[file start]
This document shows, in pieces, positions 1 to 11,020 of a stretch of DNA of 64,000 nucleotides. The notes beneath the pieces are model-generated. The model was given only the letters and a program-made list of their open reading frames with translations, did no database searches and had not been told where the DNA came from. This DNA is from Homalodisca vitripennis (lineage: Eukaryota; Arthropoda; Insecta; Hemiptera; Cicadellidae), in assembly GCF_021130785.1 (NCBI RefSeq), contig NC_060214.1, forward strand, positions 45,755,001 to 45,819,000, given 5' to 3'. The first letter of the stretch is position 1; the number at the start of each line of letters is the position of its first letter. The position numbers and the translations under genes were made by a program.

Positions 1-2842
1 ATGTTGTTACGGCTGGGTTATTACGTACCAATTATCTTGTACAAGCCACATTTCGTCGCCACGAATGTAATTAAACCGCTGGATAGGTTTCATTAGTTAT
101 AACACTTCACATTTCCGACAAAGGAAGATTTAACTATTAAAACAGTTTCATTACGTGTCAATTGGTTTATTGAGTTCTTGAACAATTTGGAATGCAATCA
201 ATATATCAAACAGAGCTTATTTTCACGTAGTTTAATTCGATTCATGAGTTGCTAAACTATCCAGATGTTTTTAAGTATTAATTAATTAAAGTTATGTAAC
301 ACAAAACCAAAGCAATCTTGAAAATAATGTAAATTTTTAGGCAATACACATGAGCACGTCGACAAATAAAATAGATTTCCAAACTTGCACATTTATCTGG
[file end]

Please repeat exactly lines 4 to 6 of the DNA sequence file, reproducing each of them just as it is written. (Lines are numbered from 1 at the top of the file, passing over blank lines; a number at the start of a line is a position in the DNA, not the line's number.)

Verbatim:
101 AACACTTCACATTTCCGACAAAGGAAGATTTAACTATTAAAACAGTTTCATTACGTGTCAATTGGTTTATTGAGTTCTTGAACAATTTGGAATGCAATCA
201 ATATATCAAACAGAGCTTATTTTCACGTAGTTTAATTCGATTCATGAGTTGCTAAACTATCCAGATGTTTTTAAGTATTAATTAATTAAAGTTATGTAAC
301 ACAAAACCAAAGCAATCTTGAAAATAATGTAAATTTTTAGGCAATACACATGAGCACGTCGACAAATAAAATAGATTTCCAAACTTGCACATTTATCTGG